How do streamlines/flow look like on single surface wing of hang gliders, especialy on the lower side? Has anyone installed tufts or done CFD analysis on this?

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    $\begingroup$ Anyone? I'm sure someone, somewhere has installed tufts on a hanglider wing. What, specifically, are you looking for, an image of the tufts in flight? $\endgroup$
    – FreeMan
    Commented Sep 9, 2022 at 16:47
  • $\begingroup$ A floppy Rogallo wing, or a more modern battened wing? These days, some even have a noticeably thick leading edge extending back pretty far: not at all what you might mean by a "single surface wing." $\endgroup$ Commented Sep 9, 2022 at 18:16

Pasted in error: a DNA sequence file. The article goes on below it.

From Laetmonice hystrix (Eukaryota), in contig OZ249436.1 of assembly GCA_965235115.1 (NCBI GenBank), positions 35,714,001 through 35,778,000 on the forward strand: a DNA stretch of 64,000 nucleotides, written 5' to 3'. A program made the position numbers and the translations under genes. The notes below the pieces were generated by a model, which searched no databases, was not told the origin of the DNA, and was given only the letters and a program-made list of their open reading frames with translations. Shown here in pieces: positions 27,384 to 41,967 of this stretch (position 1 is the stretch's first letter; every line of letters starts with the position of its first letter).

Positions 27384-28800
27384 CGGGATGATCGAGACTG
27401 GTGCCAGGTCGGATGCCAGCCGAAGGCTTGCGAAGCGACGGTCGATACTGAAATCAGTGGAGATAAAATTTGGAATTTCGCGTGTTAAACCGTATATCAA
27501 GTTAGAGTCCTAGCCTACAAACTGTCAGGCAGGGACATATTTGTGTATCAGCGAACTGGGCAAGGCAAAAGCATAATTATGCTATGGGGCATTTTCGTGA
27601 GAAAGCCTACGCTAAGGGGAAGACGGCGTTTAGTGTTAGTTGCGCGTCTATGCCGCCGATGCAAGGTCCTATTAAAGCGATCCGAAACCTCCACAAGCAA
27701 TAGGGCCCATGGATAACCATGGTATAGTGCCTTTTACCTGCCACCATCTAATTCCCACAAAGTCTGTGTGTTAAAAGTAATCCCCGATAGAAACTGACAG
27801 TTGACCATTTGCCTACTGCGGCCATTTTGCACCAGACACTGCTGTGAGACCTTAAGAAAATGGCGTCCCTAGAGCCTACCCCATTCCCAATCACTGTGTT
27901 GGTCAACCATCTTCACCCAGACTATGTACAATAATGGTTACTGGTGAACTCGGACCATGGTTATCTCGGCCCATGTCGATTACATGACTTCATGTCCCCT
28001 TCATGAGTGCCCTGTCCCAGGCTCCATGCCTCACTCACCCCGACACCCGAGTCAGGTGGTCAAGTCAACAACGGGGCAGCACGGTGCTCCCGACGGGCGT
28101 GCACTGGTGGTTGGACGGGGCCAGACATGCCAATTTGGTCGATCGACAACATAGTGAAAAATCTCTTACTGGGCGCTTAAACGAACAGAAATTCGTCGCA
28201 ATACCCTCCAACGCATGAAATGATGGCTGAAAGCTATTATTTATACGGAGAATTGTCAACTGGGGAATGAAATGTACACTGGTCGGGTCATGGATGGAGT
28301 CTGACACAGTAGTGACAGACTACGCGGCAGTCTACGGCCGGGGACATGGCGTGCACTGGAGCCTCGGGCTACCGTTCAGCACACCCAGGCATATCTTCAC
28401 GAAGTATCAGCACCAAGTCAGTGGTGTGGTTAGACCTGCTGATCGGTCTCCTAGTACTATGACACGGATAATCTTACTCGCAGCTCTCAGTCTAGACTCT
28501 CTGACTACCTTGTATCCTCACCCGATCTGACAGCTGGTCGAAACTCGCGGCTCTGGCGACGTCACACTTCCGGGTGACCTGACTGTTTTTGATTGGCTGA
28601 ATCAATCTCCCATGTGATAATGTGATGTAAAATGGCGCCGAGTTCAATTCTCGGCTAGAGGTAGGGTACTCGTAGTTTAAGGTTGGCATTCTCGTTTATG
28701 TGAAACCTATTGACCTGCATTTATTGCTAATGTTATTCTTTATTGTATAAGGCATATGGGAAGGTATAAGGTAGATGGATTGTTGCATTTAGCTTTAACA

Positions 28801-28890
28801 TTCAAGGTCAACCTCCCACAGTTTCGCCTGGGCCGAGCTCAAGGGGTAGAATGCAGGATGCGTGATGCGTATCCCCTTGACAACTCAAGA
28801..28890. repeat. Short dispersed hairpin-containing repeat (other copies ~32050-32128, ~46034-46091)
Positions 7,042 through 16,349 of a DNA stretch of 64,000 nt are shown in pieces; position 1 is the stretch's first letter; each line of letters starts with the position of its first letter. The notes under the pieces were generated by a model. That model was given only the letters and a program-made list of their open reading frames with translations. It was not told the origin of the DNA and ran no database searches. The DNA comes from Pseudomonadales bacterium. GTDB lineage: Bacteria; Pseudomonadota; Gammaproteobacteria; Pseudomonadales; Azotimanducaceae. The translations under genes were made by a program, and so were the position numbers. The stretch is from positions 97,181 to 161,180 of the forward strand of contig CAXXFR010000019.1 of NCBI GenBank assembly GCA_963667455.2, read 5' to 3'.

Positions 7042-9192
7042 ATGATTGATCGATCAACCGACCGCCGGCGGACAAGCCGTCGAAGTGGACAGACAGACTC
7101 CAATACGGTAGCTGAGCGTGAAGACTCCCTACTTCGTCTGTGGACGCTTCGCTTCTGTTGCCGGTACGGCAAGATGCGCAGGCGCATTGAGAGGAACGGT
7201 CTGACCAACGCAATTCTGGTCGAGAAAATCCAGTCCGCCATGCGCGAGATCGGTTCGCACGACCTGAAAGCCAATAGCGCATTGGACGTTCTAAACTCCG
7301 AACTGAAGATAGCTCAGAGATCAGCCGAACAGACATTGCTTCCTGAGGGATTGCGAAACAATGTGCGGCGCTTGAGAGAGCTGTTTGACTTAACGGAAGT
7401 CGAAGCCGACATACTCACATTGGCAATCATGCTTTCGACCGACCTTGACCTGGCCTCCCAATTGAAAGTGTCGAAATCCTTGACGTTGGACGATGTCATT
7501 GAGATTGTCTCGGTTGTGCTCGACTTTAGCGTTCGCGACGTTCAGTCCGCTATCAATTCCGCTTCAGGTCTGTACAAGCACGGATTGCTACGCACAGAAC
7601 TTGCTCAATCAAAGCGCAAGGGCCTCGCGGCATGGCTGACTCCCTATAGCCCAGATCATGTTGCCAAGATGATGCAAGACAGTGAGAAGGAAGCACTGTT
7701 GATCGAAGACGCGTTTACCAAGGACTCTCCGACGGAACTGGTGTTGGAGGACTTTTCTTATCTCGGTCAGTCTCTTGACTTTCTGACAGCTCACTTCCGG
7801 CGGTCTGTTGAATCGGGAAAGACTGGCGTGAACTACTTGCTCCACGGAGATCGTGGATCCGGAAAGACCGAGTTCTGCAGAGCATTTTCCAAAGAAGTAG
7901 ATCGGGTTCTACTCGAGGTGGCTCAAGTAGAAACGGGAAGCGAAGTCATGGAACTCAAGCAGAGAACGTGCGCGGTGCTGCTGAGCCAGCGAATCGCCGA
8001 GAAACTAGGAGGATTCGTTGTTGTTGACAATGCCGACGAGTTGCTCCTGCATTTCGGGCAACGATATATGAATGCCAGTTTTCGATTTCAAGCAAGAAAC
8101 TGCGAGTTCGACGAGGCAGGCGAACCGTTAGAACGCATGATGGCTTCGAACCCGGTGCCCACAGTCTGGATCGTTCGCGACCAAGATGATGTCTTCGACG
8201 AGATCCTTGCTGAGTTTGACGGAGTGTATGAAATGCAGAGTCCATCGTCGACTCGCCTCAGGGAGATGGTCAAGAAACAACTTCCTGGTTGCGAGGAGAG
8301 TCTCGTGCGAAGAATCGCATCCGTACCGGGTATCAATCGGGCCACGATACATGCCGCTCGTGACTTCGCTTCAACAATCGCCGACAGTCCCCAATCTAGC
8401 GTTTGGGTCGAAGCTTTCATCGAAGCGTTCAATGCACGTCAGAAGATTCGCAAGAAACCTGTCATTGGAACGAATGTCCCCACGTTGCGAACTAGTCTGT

1 Answer 1


The lower side isn't the one that stalls, but circulation of air underneath a thin undercambered wing may be of interest.

Thin undercambered wings go back to the earliest days of aviation, providing the most lift at low airspeeds.

Analysis of the flow underneath may show a bit of circulation up and into the underside, providing a bit of drag energy recovery in addition the the lift from higher (ram) pressure underneath the wing.

Full scale hang gliders have sufficient Reynolds numbers to also generate "top lift", which is lost in stall. This is why "tufts" are usually placed there for study.


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